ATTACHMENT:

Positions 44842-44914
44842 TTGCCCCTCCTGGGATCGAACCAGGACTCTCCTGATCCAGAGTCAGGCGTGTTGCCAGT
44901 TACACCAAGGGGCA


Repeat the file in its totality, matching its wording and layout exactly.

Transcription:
Positions 44842-44914
44842 TTGCCCCTCCTGGGATCGAACCAGGACTCTCCTGATCCAGAGTCAGGCGTGTTGCCAGT
44901 TACACCAAGGGGCA